A key component of discharge care management is scheduling patients' follow-up appointments with primary care physicians within 24 hours of the time they leave the hospital. Hospitals shouldn’t leave that important follow-up visit to chance. Follow-up appointments occur within 7 days of discharge to catch any medical problems before they require acute-care services.

Hospitals should do everything they can to ensure discharged patients keep that first follow-up appointment, including reviewing patients' insurance benefits for appointments and arranging transportation to and from appointments.

It is no longer just about the phone. Call Centers have become Contact Centers, using multiple communication modalities including phone, email, Web-response, and text, to enable patients to ensure that they have engaged the patient in the next steps of care.

#2 - Engage the Caregiver in addition to the Patient

Discharge from hospital to home requires the successful transfer of information from clinicians to the patient and family to reduce adverse events and prevent readmissions. Engaging patients and families in the discharge planning process makes this transition in care safe and effective.

The Agency for Healthcare Research and Quality in their IDEAL Discharge Planning Guide lists five key areas of discussion with the patient and caregiver during discharge to prevent problems at home:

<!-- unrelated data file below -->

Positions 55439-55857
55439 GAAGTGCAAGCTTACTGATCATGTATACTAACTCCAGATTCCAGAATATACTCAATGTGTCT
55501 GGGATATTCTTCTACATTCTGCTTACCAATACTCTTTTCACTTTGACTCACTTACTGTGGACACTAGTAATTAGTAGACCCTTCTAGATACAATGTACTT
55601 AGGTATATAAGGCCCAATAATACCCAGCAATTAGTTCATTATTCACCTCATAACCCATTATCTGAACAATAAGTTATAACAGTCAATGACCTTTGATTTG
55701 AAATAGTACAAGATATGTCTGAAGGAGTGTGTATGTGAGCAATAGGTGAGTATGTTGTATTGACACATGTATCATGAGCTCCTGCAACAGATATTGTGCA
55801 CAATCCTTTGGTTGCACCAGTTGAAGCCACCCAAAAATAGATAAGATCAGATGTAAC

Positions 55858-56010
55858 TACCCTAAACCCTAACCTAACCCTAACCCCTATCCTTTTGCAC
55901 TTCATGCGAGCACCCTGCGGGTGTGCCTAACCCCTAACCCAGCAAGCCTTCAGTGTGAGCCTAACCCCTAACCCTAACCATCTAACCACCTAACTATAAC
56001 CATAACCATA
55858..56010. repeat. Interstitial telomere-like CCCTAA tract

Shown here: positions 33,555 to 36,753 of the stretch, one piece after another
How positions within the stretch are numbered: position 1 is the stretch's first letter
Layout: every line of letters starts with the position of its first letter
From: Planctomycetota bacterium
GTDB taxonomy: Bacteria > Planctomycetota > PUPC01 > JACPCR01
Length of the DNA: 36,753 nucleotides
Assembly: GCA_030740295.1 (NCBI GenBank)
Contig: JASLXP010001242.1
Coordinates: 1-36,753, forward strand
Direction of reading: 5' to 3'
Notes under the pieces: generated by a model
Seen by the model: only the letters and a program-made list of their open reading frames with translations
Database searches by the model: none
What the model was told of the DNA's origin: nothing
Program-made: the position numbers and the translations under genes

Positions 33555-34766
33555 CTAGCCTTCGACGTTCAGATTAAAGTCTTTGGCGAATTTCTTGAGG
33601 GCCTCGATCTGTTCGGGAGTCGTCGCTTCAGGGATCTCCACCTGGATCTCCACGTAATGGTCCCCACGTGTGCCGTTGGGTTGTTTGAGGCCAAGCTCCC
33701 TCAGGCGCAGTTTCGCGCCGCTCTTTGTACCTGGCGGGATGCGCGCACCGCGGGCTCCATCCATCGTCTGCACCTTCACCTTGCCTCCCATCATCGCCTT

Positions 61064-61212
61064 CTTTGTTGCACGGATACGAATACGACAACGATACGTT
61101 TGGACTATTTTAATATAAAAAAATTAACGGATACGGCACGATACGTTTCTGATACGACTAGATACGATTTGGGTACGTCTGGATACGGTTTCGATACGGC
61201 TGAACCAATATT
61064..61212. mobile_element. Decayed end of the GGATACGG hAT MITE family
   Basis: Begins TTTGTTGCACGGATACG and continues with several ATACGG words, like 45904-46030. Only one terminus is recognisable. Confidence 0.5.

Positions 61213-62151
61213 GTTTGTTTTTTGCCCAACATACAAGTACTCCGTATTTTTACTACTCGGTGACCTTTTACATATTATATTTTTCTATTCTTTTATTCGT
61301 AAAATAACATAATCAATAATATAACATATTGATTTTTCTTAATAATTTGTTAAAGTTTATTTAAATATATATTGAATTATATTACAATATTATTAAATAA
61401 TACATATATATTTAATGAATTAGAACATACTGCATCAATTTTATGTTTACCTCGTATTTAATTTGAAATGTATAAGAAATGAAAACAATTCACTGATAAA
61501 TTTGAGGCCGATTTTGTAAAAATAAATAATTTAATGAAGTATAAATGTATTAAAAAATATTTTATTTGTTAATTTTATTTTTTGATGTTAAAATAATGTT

• Describe what life at home will be like
  • Review medications
  • Highlight warning signs and problems
  • Explain test results
  • Make follow-up appointments

Before the patient is discharged, get the patient’s permission to also contact their caregivers. These are family members, loved ones, neighbors, friends or other trusted individuals whom the patient identifies as appropriate to help them confirm follow-up appointments and if necessary to transport them to medical appointments.

St. John Providence Health System implemented this approach. The result was an increase in their post-discharge kept appointment rate to an enviable 87%. 

#3 - Follow-up with the Patient’s Physician

Not only is it important to make and confirm a patient’s follow-up appointment, you should close the loop by contacting the physician’s office to make sure the patient kept their appointment. If the patient failed to make his or her follow-up appointment, then another round of communication with the patient and/or caregiver is necessary.